Prayer Could Hurt Hearts

If you’ve ever prayed for someone who is sick, you may actually be doing him or her harm.

Strangers’ prayers for heart-surgery patients may have had detrimental effects on those patients, according to a study conducted by a team of Harvard Medical School (HMS) researchers in conjunction with other medical experts.

The study, which began almost ten years ago and was released in April’s American Heart Journal, divided 1,802 bypass surgery patients into three groups.

Two groups were prayed for: one group of patients was informed they were being prayed for, and the other group was not informed either way. The third group’s members did not have strangers pray for them and were also not informed either way.

The strangers making the prayers were given a patient’s first name and last initial and were told to pray for a quick recovery with no complications.

Fifty-nine percent of the people who knew they were being prayed for had complications after surgery, while 52 percent of the people who did not know whether they were being prayed for experienced complications.

Reverend Dean Marek of the Mayo Clinic, a researcher who worked on the study, said in a press release that he didn’t anticipate these results.

“Obviously, my research colleagues were surprised by the unexpected and counterintuitive outcome,” he said.

Knowing that they were being prayed for may have caused patients to experience “performance anxiety,” meaning that they thought they were being prayed for because their prognosis was grim, the researchers speculated.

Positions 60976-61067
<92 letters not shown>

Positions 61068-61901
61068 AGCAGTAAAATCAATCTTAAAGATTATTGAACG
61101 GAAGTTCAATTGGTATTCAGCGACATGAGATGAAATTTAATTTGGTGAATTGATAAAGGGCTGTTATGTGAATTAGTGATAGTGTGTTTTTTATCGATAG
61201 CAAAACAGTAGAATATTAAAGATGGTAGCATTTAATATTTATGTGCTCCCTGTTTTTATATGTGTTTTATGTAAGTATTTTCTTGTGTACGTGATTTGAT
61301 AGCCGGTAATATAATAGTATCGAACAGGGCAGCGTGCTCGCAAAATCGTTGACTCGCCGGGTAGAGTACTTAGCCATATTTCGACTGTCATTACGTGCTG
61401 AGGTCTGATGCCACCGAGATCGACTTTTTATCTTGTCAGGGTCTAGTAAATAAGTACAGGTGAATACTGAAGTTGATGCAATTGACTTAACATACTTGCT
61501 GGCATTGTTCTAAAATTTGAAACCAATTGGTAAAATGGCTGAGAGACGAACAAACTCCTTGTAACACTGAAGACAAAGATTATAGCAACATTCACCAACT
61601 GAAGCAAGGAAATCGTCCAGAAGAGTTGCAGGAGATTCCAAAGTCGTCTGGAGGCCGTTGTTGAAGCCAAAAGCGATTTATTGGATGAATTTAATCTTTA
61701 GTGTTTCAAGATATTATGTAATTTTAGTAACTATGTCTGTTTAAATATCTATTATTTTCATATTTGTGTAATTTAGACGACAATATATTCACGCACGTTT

The study cost $2.4 million. It was funded by the John Templeton Foundation, which seeks to study the intersection between religion and science.

Although previous studies had been conducted on the effects of prayer, limitations such as small sample sizes affected their accuracies, according to HMS researcher Jeffrey Dusek.

About 43 percent of American adults have prayed for their own health, and 25 percent have had others pray for them, according to a 2004 survey conducted by the National Center for Health Statistics.

Terri Cisse, a graduate student at the Harvard Divinity School, questioned the validity of the study.

“I’ve seen firsthand from working at the Dana-Farber Cancer Institute how people are consoled by prayer. Prayer is so transcendent and metaphysical that it can’t be measured scientifically,” she said. “There are different rubrics for evaluating science and religion.”

Critics of the study, including Dr. Mitchell Krucoff of Duke University, published an editorial in the American Heart Journal claiming that researchers took “an almost casual approach toward any explanation.”

Dusek said that the scientists’ experiment was worthwhile, despite the lack of definitive results.

“We were scientifically valid in ask a question that has never been asked before.”

However, another critic, Dr. Harold Koenig, founder of Duke’s Center for the Study of Religion/Spirituality, said the study overlooked the importance of sincerity of prayers.

“God isn’t like a Coke machine, where you put in 50 cents and get one size and put in one dollar and get another size,” he said, adding that the study was a waste of money.